"Aadhaar number is a very different kind of ID system. It has certain properties that no other ID system has," Nilekani, who is due to deliver Australia India Institute (AII) oration on 'India's Transformation: The Role of Information Technology' here tomorrow, told PTI.
"It is a unique number which is very useful in removing duplication of those in the list of beneficiaries. It reduces the diversion of benefits and only genuine people receive benefits," he said.
However, he did not comment on the Supreme Court's interim ruling which announced Aadhar number as a non-compulsory ID.
Stating that apex court's stand was a subjudice matter, Nilekani stressed that the Aadhaar number was beneficial for a variety of reasons including financial inclusion, direct benefit transfer, identity and subsidy reform.
"It can be used as a financial address and linked to it one can have a bank account, send money to another Aadhaar number, get access to public services and also use it for an online authentication of ID for service delivery," he said.
"It has very unique attributes which no other ID system has and I think it is the key to public sector reform and governance transformation," Nilekani commented.
"We have already issued 450 million Aadhaar numbers. In September alone, we issued 25 million Aadhaar numbers and by middle of 2014 we should be able to issue 600 million," he said.
He did not comment on the Supreme Court's interim ruling on Aadhar card.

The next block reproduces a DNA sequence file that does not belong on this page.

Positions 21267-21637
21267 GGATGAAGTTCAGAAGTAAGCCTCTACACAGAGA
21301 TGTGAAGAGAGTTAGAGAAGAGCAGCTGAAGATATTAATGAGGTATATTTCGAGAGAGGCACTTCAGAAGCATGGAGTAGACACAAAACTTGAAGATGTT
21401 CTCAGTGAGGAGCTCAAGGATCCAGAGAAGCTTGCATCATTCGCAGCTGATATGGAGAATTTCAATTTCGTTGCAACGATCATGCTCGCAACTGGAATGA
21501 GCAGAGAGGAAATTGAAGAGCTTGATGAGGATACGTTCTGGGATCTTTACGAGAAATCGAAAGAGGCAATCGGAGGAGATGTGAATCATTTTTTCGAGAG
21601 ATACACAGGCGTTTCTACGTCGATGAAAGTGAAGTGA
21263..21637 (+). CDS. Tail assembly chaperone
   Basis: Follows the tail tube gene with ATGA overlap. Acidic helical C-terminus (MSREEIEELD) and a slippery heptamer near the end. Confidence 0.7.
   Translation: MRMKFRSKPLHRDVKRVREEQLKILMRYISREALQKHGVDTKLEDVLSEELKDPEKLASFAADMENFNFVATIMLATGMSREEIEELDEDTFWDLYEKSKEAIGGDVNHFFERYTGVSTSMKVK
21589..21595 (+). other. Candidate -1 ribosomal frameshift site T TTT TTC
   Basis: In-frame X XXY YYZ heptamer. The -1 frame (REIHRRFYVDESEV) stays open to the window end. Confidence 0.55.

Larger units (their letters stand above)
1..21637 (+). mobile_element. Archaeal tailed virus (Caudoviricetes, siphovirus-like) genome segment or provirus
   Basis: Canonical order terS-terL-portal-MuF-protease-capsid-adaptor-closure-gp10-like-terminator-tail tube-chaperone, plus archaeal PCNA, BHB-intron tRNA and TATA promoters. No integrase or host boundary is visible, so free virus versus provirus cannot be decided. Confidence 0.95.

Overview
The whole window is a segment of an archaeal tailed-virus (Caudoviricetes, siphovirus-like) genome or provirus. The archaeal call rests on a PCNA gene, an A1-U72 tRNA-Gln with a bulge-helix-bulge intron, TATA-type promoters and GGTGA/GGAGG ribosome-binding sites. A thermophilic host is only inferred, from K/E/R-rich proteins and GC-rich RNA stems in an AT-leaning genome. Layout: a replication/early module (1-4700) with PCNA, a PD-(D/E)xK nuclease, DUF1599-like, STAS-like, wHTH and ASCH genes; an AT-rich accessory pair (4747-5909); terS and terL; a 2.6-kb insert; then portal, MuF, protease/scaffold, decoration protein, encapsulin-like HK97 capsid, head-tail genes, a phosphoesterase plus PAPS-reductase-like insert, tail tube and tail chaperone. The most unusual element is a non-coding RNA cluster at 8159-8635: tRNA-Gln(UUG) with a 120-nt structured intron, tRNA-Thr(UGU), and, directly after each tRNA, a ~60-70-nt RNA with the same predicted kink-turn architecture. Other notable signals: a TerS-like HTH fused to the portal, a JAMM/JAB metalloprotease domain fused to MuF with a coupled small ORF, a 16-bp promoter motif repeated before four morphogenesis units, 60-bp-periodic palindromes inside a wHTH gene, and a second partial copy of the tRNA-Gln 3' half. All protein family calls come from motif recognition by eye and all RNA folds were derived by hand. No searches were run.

"This means that one in two residents in India will have Aadhaar," he said.
He it is a cost effective scheme and less than Rs 3,000 crores have been spent on it till now.
"It is a cost effective scheme with long term gains." "We have already done a lot of work in cash transfers. We have done more than 10 million cash transfers for various services like LPG subsidies as well 10 million online authentications. We have over 30 millions bank accounts that have been connected to Aadhaar numbers."
He further cited the last year's National Institute of Public Finance and Policy study paper which had estimated that Aadhaar could save around Rs 110,000 crores of the government expenditure by 2020 on various public service scheme.
"There will be a small recurring cost involved, for example, updates like change of addresses and online authentications. However, cost to run that will be marginal as compared to long-term gain," he said.